Lawmakers propose boosting park funding with oil money

Lawmakers propose boosting park funding with oil money
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A bipartisan group of lawmakers unveiled a bill Wednesday to increase funding for national park infrastructure, using money from energy produced both offshore and on federal land.

The bill, backed by Interior Secretary Ryan ZinkeRyan Keith ZinkeTrump visits Arlington National Cemetery for wreath-laying Zinke blames 'false' attacks in resignation GOP lawmaker jokes about Trump's next Interior chief: It's going to be Mulvaney MORE, is meant in part to implement the Trump administration’s proposal last month for a new National Park Service (NPS) infrastructure fund paid for with money from oil drilling, wind, solar and other federal energy sources.

Dubbed the National Park Restoration Act, the bill would take half of the money that the federal government gets from energy production that is above 2018 forecasts and not dedicated for another use.

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“The good news is we love our national parks. The bad news is we love our national parks. We’re loving them almost to death as we face infrastructure challenges,” Sen. Steve DainesSteven (Steve) David DainesGOP lawmakers push Trump to take ‘any appropriate action’ to save Keystone XL Overnight Defense: Senate bucks Trump with Yemen war vote, resolution calling crown prince 'responsible' for Khashoggi killing | House briefing on Saudi Arabia fails to move needle | Inhofe casts doubt on Space Force Overnight Health Care: Senators urge vote on delaying health insurance tax | Joe Kennedy III 'hopeful' he can back 'Medicare for all' bill | Latest Ebola outbreak becomes world's 2nd-worst MORE (R-Mont.), one of the sponsors of the proposal, told reporters Wednesday.

“Congress is rightfully accused of kicking the can down the road all the time,” he said. “We have a chance this moment to step forward and address this issue for future generations.”

Sen. Lamar AlexanderAndrew (Lamar) Lamar AlexanderRepublicans skeptical of Trump’s plan to have military build the wall The Year Ahead: Drug pricing efforts to test bipartisanship Overnight Health Care: Manchin pitched Trump on reviving bipartisan ObamaCare fix | 4 in 10 don’t plan to get flu shots | Survey finds more than a quarter have pre-existing conditions MORE (R-Tenn.), the bill's lead sponsor, said tackling a maintenance backlog would bring visitors and create jobs for people in his state.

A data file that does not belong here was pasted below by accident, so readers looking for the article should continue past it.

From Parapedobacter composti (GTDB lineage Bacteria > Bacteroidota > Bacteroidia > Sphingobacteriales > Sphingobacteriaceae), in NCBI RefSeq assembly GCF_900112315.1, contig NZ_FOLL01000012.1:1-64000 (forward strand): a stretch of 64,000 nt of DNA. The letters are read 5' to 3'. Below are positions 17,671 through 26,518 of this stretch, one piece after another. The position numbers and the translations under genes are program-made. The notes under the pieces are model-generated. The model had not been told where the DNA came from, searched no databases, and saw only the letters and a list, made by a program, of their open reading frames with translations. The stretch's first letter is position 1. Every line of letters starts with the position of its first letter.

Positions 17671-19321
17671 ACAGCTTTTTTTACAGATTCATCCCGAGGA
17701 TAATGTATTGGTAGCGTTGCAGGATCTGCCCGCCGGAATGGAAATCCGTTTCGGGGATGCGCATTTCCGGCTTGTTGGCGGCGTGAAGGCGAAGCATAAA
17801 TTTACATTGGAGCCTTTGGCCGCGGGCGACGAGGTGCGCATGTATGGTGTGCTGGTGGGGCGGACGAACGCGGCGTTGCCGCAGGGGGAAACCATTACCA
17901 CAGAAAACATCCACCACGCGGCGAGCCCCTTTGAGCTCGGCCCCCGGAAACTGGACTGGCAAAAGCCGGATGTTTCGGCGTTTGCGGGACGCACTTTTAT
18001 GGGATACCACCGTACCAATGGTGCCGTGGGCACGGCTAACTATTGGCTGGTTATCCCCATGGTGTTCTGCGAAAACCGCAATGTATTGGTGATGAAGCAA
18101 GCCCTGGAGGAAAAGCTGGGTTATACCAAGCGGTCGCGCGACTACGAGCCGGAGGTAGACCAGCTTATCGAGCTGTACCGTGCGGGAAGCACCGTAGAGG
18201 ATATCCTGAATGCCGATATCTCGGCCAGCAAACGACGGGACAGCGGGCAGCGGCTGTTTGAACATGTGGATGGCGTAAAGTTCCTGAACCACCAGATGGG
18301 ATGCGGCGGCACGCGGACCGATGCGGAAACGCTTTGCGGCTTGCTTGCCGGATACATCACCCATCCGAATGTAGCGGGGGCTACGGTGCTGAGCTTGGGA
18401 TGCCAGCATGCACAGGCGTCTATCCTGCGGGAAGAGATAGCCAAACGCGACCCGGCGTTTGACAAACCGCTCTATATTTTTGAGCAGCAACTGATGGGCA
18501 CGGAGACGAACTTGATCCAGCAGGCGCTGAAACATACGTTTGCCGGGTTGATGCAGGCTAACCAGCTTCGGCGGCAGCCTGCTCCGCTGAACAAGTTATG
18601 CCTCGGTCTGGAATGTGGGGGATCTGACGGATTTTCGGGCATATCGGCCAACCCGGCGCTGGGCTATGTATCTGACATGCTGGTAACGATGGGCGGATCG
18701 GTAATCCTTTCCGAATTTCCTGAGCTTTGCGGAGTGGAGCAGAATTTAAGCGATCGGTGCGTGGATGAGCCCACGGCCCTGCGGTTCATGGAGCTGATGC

“We must continue to work together to find solutions to the many challenges facing our public lands, and this legislation takes an important step toward doing that,” Alexander said.

The NPS had an $11.6 billion maintenance backlog as of last September, about half of which comes from roads and bridges.

The idea of using oil money to fund parks is not new. Many of the backers of the Wednesday bill have previously floated similar proposals.

In addition, the Land and Water Conservation Fund, which has operated for decades, relies on offshore drilling money. It doles out money not just to federal park programs, but also to local and state programs, with a focus on acquiring land and building recreational facilities.

The bill unveiled Wednesday would take an additional step to protect the funding it sets aside. The money would become mandatory, and not subject to the annual appropriations process.

In the Trump administration’s budget proposal released last month, officials estimated that a similar funding idea would raise $7 billion over 10 years.

“Americans deserve to have a park system that’s well-funded, that’s well-operated, and visitor experience in our parks should remain sacred,” Zinke said Wednesday.

“It’s a fair proposition to say if you’re going to raise wealth on public lands … you should also invest in the future of public lands, particularly our national parks.”

The proposal’s initial backers include Sen. Angus KingAngus Stanley KingLobbying World Dems have new moniker for Trump: ‘Unindicted co-conspirator' Maine senator calls impeachment 'last resort': 'We may get there, but we’re not there now' MORE (I-Maine.)​, Rep. Mike SimpsonMIchael (Mike) Keith SimpsonOvernight Energy: Trump reportedly set to weaken methane rule | Exxon appeals climate case to Supreme Court | California commits to 100 percent clean energy | Tribes sue over Keystone XL pipeline Overnight Energy: EPA watchdog to probe Superfund panel | Zinke opens more wildlife refuges to hunting | House to vote on energy spending bill next week GOP shrugs off Trump shutdown threat MORE (R-Idaho), Rep. Kurt SchraderWalter (Kurt) Kurt SchraderWHIP LIST: Pelosi seeks path to 218 Problem Solvers Dems urge Pelosi to publicly back three rules changes Problem Solvers Dems: We 'cannot support' Pelosi for Speaker 'at this time' MORE (D-Ore.), Sen. Shelley Moore CapitoShelley Wellons Moore CapitoTrump leaves GOP in turmoil with shutdown looming House passes bipartisan bill aimed at reversing rising maternal mortality rates Dole salute embodies emotion of Bush farewell MORE (R-W.Va.), Sen. Martin HeinrichMartin Trevor HeinrichManchin’s likely senior role on key energy panel rankles progressives Senate panel advances Trump’s energy nominee despite Dem objections Dems wonder if Sherrod Brown could be their magic man MORE (D-N.M.), Sen. Cory GardnerCory Scott GardnerSenators offer measure naming Saudi crown prince 'responsible' for Khashoggi slaying Can a rising tide of female legislators lift all boats? Setting the record straight about No Labels MORE (R-Colo.)​ and Sen. Thom TillisThomas (Thom) Roland TillisSenate votes to overturn IRS guidance limiting donor disclosure GOP tensions running high on criminal justice bill Trump tells McConnell to let Senate vote on criminal justice reform MORE (R-N.C.).